Wide-Open Namibia

Your Guide to Africa

Our Collective

Tenneil Zondagh


We are thrilled to be able to welcome guests to our Namibian camps as the national government has reopened a handful of border posts, including the main tourist point of entry through Hosea Kutako International airport. All visitors will be required to follow precautions – as detailed in this document – prior to and upon arrival.

With this great news Wilderness Safaris is happy to announce that we will be hosting guests at the brand-new Little Kulala, Hoanib Skeleton Coast Camp, Damaraland Camp and the cultural wonderland of Doro Nawas.

While everyone has adjusted to the “new normal” now prevalent across the world, there is arguably no better place to observe social distancing than in the isolation offered by the wide-open spaces of the Namib Desert. This amazing country on the south-west coast of southern Africa has a population of just 2.6 million within its surface area of 824 290 square kilometres, meaning there is an average of three people per square kilometre, making it an ideal destination for social distancing.

Namibia is celebrated for its vast open landscapes – an abundance of space in which to inhale deeply and bask in an infinite supply of sun-bright blue skies and star-filled nights. Its immensity of space – it is the fifth largest country in Africa – is accentuated by the fact that it is the driest country south of the Sahara; there are many places where its lunar-like surface seems to deny the existence of life. But life there is, and in many diverse forms: approximately 4 000 species of plants, 650 bird species and 80 large mammal species.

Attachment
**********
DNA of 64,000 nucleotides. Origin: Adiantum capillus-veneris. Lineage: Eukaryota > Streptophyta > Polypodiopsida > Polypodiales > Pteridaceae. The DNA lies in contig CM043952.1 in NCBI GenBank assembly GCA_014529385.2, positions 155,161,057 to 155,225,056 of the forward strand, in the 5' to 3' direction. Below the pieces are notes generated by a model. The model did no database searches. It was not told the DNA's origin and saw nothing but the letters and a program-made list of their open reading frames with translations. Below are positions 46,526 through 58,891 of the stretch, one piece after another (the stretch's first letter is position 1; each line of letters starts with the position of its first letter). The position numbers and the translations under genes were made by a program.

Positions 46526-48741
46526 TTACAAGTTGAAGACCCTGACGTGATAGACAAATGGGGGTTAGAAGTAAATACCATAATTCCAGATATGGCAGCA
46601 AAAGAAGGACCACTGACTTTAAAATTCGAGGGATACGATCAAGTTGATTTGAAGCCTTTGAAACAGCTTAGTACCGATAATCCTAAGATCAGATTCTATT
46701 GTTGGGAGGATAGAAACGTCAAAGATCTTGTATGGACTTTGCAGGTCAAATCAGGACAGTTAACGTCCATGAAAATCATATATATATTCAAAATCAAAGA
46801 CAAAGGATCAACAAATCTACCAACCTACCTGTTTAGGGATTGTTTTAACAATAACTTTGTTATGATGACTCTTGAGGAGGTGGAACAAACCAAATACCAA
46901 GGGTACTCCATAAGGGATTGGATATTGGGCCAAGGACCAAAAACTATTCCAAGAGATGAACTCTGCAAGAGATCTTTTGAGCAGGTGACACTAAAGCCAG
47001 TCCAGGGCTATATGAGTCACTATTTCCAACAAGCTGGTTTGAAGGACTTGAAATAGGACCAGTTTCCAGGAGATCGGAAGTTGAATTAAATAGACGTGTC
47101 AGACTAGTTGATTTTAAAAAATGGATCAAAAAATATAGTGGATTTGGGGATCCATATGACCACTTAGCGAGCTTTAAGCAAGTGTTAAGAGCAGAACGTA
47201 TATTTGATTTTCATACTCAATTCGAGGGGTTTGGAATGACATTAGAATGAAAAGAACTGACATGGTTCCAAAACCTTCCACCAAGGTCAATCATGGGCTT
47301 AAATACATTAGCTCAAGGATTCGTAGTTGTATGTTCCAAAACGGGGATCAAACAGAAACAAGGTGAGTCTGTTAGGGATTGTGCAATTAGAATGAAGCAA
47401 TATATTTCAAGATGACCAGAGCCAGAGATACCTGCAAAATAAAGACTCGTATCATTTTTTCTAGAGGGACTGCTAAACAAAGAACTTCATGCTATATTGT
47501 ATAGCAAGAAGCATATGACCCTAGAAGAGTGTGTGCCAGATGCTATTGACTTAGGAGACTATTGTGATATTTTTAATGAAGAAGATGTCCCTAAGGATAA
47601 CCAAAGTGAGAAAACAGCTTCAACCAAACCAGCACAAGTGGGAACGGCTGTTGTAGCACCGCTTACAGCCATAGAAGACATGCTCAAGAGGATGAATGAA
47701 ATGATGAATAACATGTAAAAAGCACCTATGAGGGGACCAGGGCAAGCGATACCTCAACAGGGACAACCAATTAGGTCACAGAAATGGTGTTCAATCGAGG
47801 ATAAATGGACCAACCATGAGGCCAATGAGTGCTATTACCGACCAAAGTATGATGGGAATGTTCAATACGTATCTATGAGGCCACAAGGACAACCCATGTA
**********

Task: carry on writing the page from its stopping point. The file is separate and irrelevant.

Reptile species total 240 and, as is fitting for such a dry, hot place, sun-loving lizard species number 125, making this the richest lizard fauna in Africa

Sossusvlei, Namib Sand Sea

World-famous Sossusvlei is the name of an enormous clay pan flanked by the famous sand dunes that flush red in the early morning sun, as well as the name of the area in general. Close to the Sossusvlei pan is Dead Vlei, another pan where water once flowed. All that remains now are the skeletons of ancient camelthorn trees that reach up out of the cracked earth.

Little Kulala, Living Desert

A welcome oasis situated on the dry Auab riverbed in the Kulala Wilderness Reserve, Little Kulala celebrates the splendour and solitude of the Namib Desert. Excursions to Sossusvlei (via a gate exclusive to Wilderness Safaris vehicles), nature drives, guided nature trails, eco-sensitive guided quad bike excursions and guided electric fat bike excursions explore this fascinating landscape. A balloon safari (at extra cost) offers an awe-inspiring experience soaring above the desert.

Inspired by Dead Vlei, the design of the climate-controlled, thatched accommodations, each feature a private plunge pool, and merge seamlessly into the timeless desert setting. The private deck is also perfect for romantic, private dining settings, stargazing and sleep-outs.

Desert-adapted wildlife to be seen on the Kulala Wilderness Reserve includes ostrich, springbok, gemsbok, spotted hyaena and the occasional brown hyaena. Smaller creatures such as bat-eared fox, black-backed jackal, porcupine, Cape fox and aardwolf can also be seen. One bird, the aptly named dune lark, has its entire global distribution limited to the area. A surprisingly diverse array of insects, reptiles and rodents make their home around Little Kulala.

Walking trails focus on becoming immersed in this remote area and its scenic beauty, as well as the fascinating, and surprisingly diverse, array of insects, reptiles and rodents which make this dry and harsh region their home. The Tsauchab River Trail invites a stroll along a fascinating dry riverbed.